vesta_aurelia: Fangirl your Armor (Default)
Dear Mr. Rickman,

Today would have been your 70th birthday. And while I still have A Little Chaos, Eye in the Sky and the new Alice movie to see, what I miss most and shall miss most are your interviews. Especially those in the past few years, where you relaxed and really let your thoughts out: about the power of stories, and the responsibilities of the storytellers, of what words mean and how their power is both immutable and chameleonic. I work with words every day, telling tiny little stories--sometimes, even at less than 114 characters. What you said resonated with this other member of Walter Fisher's homo narrans.

The first film I ever remember seeing you in--not the first film I actually saw you in, just the one that made me look you up and see who you were--was ClosetLand. It reached inside my brain and gave it a good twist. When I looked you up, I realized I'd seen you in that film, and that film, and that film, and that film, and, hey! you were That Guy! And I became a fan.

And then the internet *really* took off, and... )

After a while, I realized it was about connections, and the very bones of who I am.

I liked your work, so I let it into my heart and my head. That changed who I am, and that changed all the "could-be" versions of me, as well. The work you were going to do, that I was going to see, and the interviews you were going to give in support of that work, that was all going to change my future "could-be"s as well. Your work and your words were woven into the trellis of my future growth--all those possible "me"s. So when you died, they all died, too. Those hundred thousand possible "me"s--gone. Other possible "me"s are growing to fill in those spaces, of course, but first--they all died.
And that hurts.

Some of the less-than-helpful things I was urged to do, the day you died, was to "enjoy the work he already did" and "celebrate that it existed at all." In many ways, it is little recompense to simply think back on the things that you'd already done. Emma Thompson wrote she couldn't wait to see what you were going to do with your face next. I couldn't wait to see what percolated out of your brain next. After my childhood, I got very ... leery ... about who got into my head, and what they left behind--what they left behind for me to hear at 2 in the morning, whenever I couldn't sleep. But--I liked your thoughts, so I put some of them into my head. On purpose. And now, every time I jostle one, like a broken bone, it aches.

And yet, I cannot bear to be that "me" who had never discovered your work at all.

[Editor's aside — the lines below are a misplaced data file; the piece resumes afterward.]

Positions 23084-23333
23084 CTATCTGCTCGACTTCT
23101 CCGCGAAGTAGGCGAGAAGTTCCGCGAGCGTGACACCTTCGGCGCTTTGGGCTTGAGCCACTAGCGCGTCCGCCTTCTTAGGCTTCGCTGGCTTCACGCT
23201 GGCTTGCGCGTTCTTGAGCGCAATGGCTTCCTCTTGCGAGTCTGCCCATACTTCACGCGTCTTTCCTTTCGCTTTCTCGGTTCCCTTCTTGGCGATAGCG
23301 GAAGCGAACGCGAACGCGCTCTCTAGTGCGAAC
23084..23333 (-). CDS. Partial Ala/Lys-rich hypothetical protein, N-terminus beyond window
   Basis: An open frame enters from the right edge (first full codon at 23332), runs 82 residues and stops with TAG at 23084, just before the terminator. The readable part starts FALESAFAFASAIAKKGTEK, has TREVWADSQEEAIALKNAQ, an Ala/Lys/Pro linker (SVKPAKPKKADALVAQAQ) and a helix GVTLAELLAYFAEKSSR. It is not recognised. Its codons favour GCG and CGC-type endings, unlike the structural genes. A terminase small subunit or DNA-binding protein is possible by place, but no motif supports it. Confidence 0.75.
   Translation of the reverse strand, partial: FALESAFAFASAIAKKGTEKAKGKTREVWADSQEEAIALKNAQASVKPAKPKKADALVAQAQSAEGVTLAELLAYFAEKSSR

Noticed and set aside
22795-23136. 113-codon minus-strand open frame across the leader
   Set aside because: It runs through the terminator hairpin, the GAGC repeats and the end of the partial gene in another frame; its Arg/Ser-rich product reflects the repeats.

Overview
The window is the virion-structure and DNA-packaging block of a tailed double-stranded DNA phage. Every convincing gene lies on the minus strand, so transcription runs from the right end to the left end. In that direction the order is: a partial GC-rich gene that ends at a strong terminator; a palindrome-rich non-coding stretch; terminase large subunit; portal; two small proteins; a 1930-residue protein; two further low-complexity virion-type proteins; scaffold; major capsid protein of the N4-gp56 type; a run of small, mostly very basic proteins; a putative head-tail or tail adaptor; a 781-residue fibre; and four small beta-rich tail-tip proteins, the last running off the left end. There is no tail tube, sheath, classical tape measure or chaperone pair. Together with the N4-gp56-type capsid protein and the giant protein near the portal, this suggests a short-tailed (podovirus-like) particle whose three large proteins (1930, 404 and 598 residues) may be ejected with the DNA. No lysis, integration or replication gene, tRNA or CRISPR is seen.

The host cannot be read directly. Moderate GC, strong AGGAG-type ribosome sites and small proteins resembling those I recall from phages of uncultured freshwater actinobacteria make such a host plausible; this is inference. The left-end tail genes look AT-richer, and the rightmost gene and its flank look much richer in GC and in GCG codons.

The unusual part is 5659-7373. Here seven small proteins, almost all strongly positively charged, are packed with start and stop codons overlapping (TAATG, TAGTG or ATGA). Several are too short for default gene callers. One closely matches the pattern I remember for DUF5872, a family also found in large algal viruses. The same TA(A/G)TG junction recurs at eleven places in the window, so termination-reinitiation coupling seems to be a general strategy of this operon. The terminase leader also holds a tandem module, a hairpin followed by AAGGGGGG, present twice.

I don't know what kind of creature I would be without your influence...
but I have my suspicions.

Goodbye, Mr. Rickman.
I shall miss you.


vesta_aurelia: Fangirl your Armor (bujold -- choose to be)
The Rhino Discussion is bearing fruit. One of them is this message I rec'd today:
Hey Vesta--have I said or done anything rude after I have legged you in fighting?

The simple answer--the one requested, however implicitly--is "Of course not."

The problem is...This is the Wrong Question.
The question should be: have you ever seen me behaving dishonorably on the field?

Because this kind of finely tuned question always comes from those who know, deep down, that they have done wrong but they can't bear to look at that part of themselves, so they must hem it in with particulars. Like politicians do.

I did not have sex with that woman... if I define sex in this particular way.
I did not behave dishonorably on the field... if I define dishonorable behavior in this particular way.

Because every fighter has made that error. Every one. At least once. Where they don't feel it because their blood's up, or the f*cker won't take a shot from anyone without a white belt, or they're too good to die to N00bs in Crown, or, or, or... And it's one thing to make a mistake. Because we all do. You fight long enough, you'll make that mistake.

The honorable fighter will resolve to not do it again for the rest of the tournament, and holds true.
The dishonorable fighter always has a reason for why it wasn't a mistake, really. The other guy should have--well, whatever the Other Guy was at fault for.

There are always, too, the true flowers of chivalry: the ones who make sure, great tournament or small, that when they err--they publically acknowledge it. To both their opponent and to the crowd. "I didn't feel that at first--the fight is yours. Well struck!"

How do I answer? How can I say, No to the question I'm asked and Yes to the one I should have been asked?
vesta_aurelia: Fangirl your Armor (Default)

I found this through some research at work.

If you love tea, I think you'll find this amazing: Susan Elliott's April Bead Journal Project Page

Bring a hankie.
vesta_aurelia: Fangirl your Armor (Default)
to the incredible Nigel at Return to Romance (Return to ROMe for ANne and CharitiEs)...

He's walking from Gosport, UK, to Rome in honor of his late wife, Anne, who passed away from a heart infection after fighting three kinds of cancer to a standstill.

Hot damn. 
*nods fiercely*


vesta_aurelia: Fangirl your Armor (Default)

January 2016

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